(04-29-2015, 02:05 PM)OpineCone Wrote: And so what I assume to be your suggestion, that DME suppliers should have a website that shows you what your insurance plan covers and what you are eligible for, would not work in my case because my DME supplier does not have accurate insurance information in their computer. In my experience, it is worth it for me to read the details of my insurance coverage, as provided to me by the insurance company, so that I can make sure the DME supplier is handling my account correctly. (You may have other things you prefer to do with your time.)
Sleep-well

yeah, the website would have to be setup with integrations to the isnurance companies (properly encrypted and all that). that would take the dme incompetence out of the equation when it comes to coverage levels and any issues could be fixed at the insurance company and then wind up at the dme in the next data feed.

finding the policy in order to read it... has been like pulling hens teeth. no one wants to give that info Big Grin since my policy is thru work, I don't have the option of taking my business elsewhere either - however, like you i have a zero deductible and zero copay so its not all bad news. Actually I think it would be great if the Insurance company let u order online, and *they* dealt with the dme... the hard part in that scenario would be the in-person stuff.

My dad has Kaiser. They really shine in this area. he had issues with compliance since he did not sleep enough hours in a night, and Kaiser worked with him to get thru all that, and he just recently got a brand new respironics auto of the most recent variety from them (and then proceeded to develop a nose bleed that put him 3 qts low and left him with a balloon up his nose and a 3 week cpap ban Confused ) but he never has to deal with anyone but kaiser.
هههههه هههههه هههههه هههههه هههههه هههههه هههههه هههههه هههههه هههههه هههههه هههههه هههههه هههههه
Tongue Suck Technique for prevention of mouth breathing:
  • Place your tongue behind your front teeth on the roof of your mouth
  • let your tongue fill the space between the upper molars
  • gently suck to form a light vacuum
Practising during the day can help you to keep it at night

هههههه هههههه هههههه هههههه هههههه هههههه هههههه هههههه هههههه هههههه هههههه هههههه هههههه هههههه
Post Reply Post Reply


#24
(04-29-2015, 02:28 PM)WakeUpTime Wrote: I'm coming up to ONE YEAR using the same P10 pillows without any issue whatsoever. I wash with a gentle soap every day.

I don't have insurance so getting early regular replacements is not an easy option for me. Having said that, I just ordered a new pair because they are reasonably priced ($20) but I haven't any reason to switch to the new one yet. I'm eager to know too what the signs are for the requirement to be replaced. In the same thread, one person said they get softer later and another person said they get harder later. My vote is that they get a little stiffer probably because any silicone oil comes out after so much washing. If that's the case, cracking might take place eventually and I can see how that two-flap seal may be less easily formed. Also, with a softer springier silicone (new ones), less headset tension adjustment would probably be much less required as the soft springy pillow (if new) will do lots of self-adjusting.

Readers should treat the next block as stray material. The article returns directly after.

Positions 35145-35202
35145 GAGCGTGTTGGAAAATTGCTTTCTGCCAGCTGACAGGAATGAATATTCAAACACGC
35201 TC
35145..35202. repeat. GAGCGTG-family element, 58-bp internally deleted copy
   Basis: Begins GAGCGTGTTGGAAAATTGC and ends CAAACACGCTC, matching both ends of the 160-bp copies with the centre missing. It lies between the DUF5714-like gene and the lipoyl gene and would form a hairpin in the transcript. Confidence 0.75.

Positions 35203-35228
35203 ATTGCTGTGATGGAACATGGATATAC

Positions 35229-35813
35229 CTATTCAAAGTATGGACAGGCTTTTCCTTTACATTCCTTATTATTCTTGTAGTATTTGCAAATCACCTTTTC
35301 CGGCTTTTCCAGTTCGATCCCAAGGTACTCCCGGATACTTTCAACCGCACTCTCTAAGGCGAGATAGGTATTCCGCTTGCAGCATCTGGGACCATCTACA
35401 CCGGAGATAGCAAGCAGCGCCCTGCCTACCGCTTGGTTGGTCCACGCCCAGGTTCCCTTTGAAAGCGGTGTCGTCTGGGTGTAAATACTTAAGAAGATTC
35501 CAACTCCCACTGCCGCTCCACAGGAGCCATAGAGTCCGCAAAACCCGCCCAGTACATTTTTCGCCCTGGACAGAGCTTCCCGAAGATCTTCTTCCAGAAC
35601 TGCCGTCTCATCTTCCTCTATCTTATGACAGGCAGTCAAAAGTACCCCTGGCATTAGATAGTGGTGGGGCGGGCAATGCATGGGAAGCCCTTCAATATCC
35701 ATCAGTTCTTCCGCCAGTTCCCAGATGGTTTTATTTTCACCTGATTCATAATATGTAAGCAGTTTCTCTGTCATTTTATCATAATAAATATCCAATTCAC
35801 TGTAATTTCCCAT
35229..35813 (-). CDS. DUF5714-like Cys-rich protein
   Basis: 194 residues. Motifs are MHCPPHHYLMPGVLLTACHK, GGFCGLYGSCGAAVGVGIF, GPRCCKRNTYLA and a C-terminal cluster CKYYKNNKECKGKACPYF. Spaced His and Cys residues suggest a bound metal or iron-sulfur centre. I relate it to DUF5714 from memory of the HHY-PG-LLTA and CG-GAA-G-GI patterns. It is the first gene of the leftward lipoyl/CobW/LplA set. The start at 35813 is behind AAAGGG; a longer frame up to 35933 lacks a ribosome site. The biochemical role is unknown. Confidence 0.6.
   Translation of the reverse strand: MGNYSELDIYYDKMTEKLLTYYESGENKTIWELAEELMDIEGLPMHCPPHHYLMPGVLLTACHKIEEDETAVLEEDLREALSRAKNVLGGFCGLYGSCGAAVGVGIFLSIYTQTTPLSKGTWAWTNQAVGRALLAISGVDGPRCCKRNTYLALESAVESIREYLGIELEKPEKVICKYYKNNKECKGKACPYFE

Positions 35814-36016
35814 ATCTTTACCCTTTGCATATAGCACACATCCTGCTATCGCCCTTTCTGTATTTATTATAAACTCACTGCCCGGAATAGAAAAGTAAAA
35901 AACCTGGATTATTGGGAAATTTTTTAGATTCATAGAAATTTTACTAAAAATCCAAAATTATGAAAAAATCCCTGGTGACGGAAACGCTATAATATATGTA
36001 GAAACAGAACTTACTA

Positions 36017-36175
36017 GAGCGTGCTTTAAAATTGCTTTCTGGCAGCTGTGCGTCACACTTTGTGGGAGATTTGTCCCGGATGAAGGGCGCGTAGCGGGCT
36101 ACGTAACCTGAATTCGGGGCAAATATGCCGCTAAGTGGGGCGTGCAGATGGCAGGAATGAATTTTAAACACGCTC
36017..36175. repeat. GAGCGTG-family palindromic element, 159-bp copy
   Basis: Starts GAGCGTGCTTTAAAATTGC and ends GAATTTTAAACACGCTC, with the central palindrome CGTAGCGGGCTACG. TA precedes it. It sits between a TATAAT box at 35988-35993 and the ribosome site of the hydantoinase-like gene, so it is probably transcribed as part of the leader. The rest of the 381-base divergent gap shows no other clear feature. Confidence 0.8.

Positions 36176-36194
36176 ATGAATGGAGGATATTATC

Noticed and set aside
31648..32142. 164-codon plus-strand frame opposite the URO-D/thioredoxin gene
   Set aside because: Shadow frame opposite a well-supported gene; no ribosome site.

Hi WakeUpTime:

Some common signs from my personal experience for the need to replace pillows:
- they feel uncomfortable
- they start to leak a lot
- they won't seal into your nostrils
- they are no longer flexible enough to fill that narrow space near the tip of your nose
- you have sores inside your nose
- you find blood in your nose
- you can't stop the hissing from your pillows

Some of these conditions you may be able to live with for a while, but I think it is important to focus on the overall goal of sleep apnea treatment: every night a good, long sleep with plenty of REM stage sleep and no significant drop in your blood oxygen level. If anything in your equipment is interfering with achieving that goal, you may need to reevaluate your priorities, even if that means spending some money you might have planned to use for something else.

If you are not experiencing any of the signs listed above, there is another reason why people usually choose to replace their pilllows more often than you do: simple hygiene. This connects with a different and very important overarching goal: to stay healthy. Considering that the same pillows are inserted into your nose for several hours every night for as long as you continue to use them, the probability of the pillows becoming contaminated in some way increases the longer they remain in use. When you wash the pillows you do not sterilize them, and it I believe is usually considered bad medical practice to insert something repeatedly into your mouth or nose over an extended period without sterilizing it. If you develop a serious illness as a result of poor hygiene, in my humble opinion it will only be because you haven't really thought this through as completely as you should.